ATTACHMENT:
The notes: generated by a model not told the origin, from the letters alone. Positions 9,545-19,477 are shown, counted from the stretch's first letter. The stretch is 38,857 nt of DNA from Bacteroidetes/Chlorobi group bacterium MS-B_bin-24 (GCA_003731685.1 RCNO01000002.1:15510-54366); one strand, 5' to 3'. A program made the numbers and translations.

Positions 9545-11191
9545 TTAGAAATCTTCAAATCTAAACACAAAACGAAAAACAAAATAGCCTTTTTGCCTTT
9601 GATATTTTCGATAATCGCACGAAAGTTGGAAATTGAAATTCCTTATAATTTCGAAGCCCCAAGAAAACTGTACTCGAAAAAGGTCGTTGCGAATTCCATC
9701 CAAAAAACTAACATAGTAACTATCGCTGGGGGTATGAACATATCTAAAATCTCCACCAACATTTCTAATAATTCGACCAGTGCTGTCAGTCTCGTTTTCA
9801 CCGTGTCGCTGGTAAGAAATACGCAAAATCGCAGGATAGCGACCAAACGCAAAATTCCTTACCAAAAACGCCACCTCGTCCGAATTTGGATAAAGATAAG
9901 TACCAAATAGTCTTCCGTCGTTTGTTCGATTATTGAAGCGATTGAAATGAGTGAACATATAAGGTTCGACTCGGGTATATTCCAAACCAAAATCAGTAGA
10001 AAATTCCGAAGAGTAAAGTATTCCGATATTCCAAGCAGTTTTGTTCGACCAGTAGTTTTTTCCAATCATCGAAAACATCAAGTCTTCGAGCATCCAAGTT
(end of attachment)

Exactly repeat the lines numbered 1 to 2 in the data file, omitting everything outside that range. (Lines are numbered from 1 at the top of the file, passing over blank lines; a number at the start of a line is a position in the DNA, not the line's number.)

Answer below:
The notes: generated by a model not told the origin, from the letters alone. Positions 9,545-19,477 are shown, counted from the stretch's first letter. The stretch is 38,857 nt of DNA from Bacteroidetes/Chlorobi group bacterium MS-B_bin-24 (GCA_003731685.1 RCNO01000002.1:15510-54366); one strand, 5' to 3'. A program made the numbers and translations.

Positions 9545-11191